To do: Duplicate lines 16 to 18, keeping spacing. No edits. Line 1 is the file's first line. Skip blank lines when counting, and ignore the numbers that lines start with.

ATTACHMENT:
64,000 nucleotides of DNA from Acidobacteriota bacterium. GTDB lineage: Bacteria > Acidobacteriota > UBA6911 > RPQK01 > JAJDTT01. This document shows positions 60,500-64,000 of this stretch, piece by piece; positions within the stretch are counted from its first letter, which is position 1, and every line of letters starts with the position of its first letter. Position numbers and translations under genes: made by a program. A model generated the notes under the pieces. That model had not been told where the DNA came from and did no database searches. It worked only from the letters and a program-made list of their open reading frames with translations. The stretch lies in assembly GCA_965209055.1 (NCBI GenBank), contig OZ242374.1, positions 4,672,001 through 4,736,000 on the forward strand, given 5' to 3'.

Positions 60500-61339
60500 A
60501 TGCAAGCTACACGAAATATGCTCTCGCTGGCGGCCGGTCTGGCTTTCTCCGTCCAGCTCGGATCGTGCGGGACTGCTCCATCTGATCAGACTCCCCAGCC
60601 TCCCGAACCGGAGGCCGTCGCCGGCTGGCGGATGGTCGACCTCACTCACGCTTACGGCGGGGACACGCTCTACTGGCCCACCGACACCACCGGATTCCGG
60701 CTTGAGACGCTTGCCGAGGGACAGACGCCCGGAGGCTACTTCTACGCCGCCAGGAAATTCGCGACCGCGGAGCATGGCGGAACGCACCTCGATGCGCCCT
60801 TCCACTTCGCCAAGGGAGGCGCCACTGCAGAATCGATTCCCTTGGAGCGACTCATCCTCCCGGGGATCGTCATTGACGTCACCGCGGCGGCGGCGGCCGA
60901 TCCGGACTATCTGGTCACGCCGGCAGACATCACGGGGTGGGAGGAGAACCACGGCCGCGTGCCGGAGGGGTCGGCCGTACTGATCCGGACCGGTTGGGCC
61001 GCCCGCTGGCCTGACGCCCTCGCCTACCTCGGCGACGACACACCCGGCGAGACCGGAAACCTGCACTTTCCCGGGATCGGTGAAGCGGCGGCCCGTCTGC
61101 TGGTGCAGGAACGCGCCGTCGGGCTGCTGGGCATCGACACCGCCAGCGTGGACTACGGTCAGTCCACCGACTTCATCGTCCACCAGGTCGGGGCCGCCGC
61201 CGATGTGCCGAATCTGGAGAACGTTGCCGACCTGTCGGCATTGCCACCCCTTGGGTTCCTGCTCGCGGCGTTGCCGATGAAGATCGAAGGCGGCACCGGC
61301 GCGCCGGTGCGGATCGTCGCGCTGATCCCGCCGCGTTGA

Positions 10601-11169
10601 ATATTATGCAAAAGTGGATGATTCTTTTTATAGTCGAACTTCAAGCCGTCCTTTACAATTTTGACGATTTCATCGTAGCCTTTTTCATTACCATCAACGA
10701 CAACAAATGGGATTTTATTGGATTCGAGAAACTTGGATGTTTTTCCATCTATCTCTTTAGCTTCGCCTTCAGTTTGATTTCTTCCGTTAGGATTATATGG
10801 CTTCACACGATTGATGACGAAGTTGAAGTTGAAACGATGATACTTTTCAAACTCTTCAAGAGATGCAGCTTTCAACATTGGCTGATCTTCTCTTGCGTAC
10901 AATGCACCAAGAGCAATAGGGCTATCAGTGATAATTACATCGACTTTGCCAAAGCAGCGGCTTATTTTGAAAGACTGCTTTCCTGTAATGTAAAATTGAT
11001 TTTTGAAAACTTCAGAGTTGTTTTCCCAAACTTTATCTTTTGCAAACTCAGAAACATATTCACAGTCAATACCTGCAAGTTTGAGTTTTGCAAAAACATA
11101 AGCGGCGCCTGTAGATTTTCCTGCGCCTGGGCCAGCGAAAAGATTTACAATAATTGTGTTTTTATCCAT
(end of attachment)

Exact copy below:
10801 CTTCACACGATTGATGACGAAGTTGAAGTTGAAACGATGATACTTTTCAAACTCTTCAAGAGATGCAGCTTTCAACATTGGCTGATCTTCTCTTGCGTAC
10901 AATGCACCAAGAGCAATAGGGCTATCAGTGATAATTACATCGACTTTGCCAAAGCAGCGGCTTATTTTGAAAGACTGCTTTCCTGTAATGTAAAATTGAT
11001 TTTTGAAAACTTCAGAGTTGTTTTCCCAAACTTTATCTTTTGCAAACTCAGAAACATATTCACAGTCAATACCTGCAAGTTTGAGTTTTGCAAAAACATA